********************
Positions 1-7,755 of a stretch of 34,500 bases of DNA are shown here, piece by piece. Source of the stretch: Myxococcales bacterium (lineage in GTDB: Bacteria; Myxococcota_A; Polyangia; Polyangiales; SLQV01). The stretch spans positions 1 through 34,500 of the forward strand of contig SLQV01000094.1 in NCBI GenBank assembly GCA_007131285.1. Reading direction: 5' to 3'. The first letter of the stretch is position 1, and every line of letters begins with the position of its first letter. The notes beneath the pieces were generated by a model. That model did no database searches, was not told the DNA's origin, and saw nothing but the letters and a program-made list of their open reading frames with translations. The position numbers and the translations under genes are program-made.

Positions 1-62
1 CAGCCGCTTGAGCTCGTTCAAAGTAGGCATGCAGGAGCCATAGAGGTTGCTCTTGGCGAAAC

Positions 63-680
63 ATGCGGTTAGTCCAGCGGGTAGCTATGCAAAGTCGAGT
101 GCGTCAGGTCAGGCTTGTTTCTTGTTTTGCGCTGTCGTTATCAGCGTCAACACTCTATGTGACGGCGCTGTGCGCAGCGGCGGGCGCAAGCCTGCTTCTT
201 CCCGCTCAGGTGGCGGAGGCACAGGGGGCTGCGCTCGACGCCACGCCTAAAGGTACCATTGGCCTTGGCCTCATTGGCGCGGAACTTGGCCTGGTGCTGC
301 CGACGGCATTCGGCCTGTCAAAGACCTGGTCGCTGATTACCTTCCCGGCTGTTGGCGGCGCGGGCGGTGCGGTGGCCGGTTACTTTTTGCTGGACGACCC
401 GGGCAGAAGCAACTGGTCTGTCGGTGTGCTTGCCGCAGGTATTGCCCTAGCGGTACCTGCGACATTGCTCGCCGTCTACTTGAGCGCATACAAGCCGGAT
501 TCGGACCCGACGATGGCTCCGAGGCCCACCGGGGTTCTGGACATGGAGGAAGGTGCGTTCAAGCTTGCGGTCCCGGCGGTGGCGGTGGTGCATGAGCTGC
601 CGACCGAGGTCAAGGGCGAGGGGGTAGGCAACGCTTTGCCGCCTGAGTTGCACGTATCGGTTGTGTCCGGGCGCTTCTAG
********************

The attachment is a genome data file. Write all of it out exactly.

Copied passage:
Positions 1-7,755 of a stretch of 34,500 bases of DNA are shown here, piece by piece. Source of the stretch: Myxococcales bacterium (lineage in GTDB: Bacteria; Myxococcota_A; Polyangia; Polyangiales; SLQV01). The stretch spans positions 1 through 34,500 of the forward strand of contig SLQV01000094.1 in NCBI GenBank assembly GCA_007131285.1. Reading direction: 5' to 3'. The first letter of the stretch is position 1, and every line of letters begins with the position of its first letter. The notes beneath the pieces were generated by a model. That model did no database searches, was not told the DNA's origin, and saw nothing but the letters and a program-made list of their open reading frames with translations. The position numbers and the translations under genes are program-made.

Positions 1-62
1 CAGCCGCTTGAGCTCGTTCAAAGTAGGCATGCAGGAGCCATAGAGGTTGCTCTTGGCGAAAC

Positions 63-680
63 ATGCGGTTAGTCCAGCGGGTAGCTATGCAAAGTCGAGT
101 GCGTCAGGTCAGGCTTGTTTCTTGTTTTGCGCTGTCGTTATCAGCGTCAACACTCTATGTGACGGCGCTGTGCGCAGCGGCGGGCGCAAGCCTGCTTCTT
201 CCCGCTCAGGTGGCGGAGGCACAGGGGGCTGCGCTCGACGCCACGCCTAAAGGTACCATTGGCCTTGGCCTCATTGGCGCGGAACTTGGCCTGGTGCTGC
301 CGACGGCATTCGGCCTGTCAAAGACCTGGTCGCTGATTACCTTCCCGGCTGTTGGCGGCGCGGGCGGTGCGGTGGCCGGTTACTTTTTGCTGGACGACCC
401 GGGCAGAAGCAACTGGTCTGTCGGTGTGCTTGCCGCAGGTATTGCCCTAGCGGTACCTGCGACATTGCTCGCCGTCTACTTGAGCGCATACAAGCCGGAT
501 TCGGACCCGACGATGGCTCCGAGGCCCACCGGGGTTCTGGACATGGAGGAAGGTGCGTTCAAGCTTGCGGTCCCGGCGGTGGCGGTGGTGCATGAGCTGC
601 CGACCGAGGTCAAGGGCGAGGGGGTAGGCAACGCTTTGCCGCCTGAGTTGCACGTATCGGTTGTGTCCGGGCGCTTCTAG